• The United States certainly gets into a lot of wars. Journalist and cartoonist Ted Rall once spoke with a British reporter who came up with an amusing idea for keeping the U.S. out of wars. The British reporter said, “If the average American cannot identify three cities in a country, the U.S. should not invade it.” According to Mr. Rall, “Given that the average American doesn’t know their state capital, much less three cities in, say, Canada, this would transform us into a pacifist society overnight.” Of course, ignorance abounds, and not just among common American citizens. D-Day took place at Normandy, and the Allied forces brought tons of food for civilians because the Allied forces thought that food would be scarce in Normandy. Actually, Normandy had plenty of food, although other places in France had food shortages—Allied bombs had destroyed train lines that normally would have transported food out of Normandy to the rest of France. Military officials telegraphed Eisenhower: PLENTY OF FOOD. SEND SHOES.”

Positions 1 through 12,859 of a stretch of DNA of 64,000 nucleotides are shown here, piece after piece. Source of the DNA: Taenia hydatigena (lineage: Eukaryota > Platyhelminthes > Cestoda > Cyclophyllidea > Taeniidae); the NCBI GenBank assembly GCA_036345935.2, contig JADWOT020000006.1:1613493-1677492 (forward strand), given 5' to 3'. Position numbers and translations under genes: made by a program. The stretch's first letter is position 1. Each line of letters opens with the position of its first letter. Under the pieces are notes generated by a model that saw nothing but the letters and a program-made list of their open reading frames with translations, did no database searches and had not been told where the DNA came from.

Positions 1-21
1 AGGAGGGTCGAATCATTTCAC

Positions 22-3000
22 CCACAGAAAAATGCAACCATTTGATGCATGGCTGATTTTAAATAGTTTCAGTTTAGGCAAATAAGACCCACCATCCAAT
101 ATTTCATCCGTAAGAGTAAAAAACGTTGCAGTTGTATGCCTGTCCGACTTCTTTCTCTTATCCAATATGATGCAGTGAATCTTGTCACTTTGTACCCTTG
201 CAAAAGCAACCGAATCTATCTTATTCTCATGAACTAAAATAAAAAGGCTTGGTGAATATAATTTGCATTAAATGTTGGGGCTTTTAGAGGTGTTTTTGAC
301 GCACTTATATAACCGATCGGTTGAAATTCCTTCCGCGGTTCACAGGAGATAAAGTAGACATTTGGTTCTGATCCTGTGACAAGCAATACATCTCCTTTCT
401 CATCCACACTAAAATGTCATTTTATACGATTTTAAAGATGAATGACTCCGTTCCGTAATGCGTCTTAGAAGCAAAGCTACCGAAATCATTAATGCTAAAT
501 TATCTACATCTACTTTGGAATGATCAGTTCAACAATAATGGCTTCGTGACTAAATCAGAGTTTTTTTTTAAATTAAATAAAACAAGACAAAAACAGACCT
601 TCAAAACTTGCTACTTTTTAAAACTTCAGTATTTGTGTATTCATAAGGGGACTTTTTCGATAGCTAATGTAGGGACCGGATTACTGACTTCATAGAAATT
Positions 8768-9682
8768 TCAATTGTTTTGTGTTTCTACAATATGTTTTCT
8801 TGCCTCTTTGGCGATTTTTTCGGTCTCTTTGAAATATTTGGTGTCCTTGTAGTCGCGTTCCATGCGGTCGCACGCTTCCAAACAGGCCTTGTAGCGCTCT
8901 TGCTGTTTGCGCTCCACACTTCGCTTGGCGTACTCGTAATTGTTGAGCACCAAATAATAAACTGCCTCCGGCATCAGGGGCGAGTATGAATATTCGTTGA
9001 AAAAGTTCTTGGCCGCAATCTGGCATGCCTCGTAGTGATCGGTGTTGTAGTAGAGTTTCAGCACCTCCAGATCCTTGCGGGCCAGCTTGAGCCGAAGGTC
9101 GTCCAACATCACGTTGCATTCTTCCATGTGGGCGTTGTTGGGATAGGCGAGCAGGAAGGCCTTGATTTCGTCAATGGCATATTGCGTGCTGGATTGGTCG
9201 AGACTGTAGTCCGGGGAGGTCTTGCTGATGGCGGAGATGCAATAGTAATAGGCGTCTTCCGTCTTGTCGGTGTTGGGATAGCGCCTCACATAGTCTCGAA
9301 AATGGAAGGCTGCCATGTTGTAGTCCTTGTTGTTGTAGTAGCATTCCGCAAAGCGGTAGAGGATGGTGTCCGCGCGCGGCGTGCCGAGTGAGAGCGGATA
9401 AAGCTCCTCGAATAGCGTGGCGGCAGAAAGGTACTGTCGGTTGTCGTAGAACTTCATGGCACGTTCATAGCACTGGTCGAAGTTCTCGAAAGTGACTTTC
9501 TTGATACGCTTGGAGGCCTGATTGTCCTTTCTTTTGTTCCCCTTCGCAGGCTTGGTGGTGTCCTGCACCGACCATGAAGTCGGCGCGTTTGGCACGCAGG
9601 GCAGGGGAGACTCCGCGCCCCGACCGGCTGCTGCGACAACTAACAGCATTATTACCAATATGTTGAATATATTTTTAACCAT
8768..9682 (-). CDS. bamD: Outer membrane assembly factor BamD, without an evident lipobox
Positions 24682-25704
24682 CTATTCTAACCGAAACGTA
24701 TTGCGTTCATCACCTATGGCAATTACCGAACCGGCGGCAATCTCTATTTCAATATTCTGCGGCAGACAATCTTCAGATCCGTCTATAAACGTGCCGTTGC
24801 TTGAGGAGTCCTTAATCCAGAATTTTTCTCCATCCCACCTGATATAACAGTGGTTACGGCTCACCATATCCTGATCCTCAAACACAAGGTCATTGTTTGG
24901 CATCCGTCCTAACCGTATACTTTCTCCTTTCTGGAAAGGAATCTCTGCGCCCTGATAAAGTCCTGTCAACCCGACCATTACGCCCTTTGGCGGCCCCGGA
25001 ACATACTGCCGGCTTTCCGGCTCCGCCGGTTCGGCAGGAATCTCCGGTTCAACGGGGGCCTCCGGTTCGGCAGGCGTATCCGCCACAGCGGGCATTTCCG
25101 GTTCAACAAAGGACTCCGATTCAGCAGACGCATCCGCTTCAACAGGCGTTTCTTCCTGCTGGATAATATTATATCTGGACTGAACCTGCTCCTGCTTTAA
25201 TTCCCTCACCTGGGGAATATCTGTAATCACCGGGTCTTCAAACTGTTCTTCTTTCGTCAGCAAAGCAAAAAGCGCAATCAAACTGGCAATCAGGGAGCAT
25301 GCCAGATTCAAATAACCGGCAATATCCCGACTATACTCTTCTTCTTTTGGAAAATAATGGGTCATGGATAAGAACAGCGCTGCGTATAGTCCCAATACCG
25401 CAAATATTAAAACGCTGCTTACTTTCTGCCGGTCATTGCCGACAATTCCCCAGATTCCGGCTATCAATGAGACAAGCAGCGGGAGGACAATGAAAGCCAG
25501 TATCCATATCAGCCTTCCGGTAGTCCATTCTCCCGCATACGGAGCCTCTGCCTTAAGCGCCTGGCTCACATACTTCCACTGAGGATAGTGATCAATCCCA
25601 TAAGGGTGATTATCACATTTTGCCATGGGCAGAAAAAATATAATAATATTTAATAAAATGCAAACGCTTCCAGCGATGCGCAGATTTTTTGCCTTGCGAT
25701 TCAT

• A student in the old Orient was learning about tricks that are used in war. For example, the student learned of an army that was in a weak position. To keep from being attacked at night, the general ordered many more fires to be built than were actually needed. This made his army appear to be stronger than it really was. Another example: A general had a strong army, but he wished to keep the number of soldiers secret from the enemy. Therefore, he ordered many fewer fires to be built than usual. This made his army appear to be weaker than it really was. The student disliked this trickery and told his teacher, “I am an honorable man, and when I am a general, I won’t use tricks.” The teacher told the student that a special place existed for generals like him: the graveyard.
• “When you’re seen one nuclear war, you’ve seen all you’ll ever see.”—David Bruce
• “I dream of giving birth to a child who will ask, ‘Mother, what was war?’”—Eve Merriam
Copyright by Bruce D. Bruce; All Rights Reserved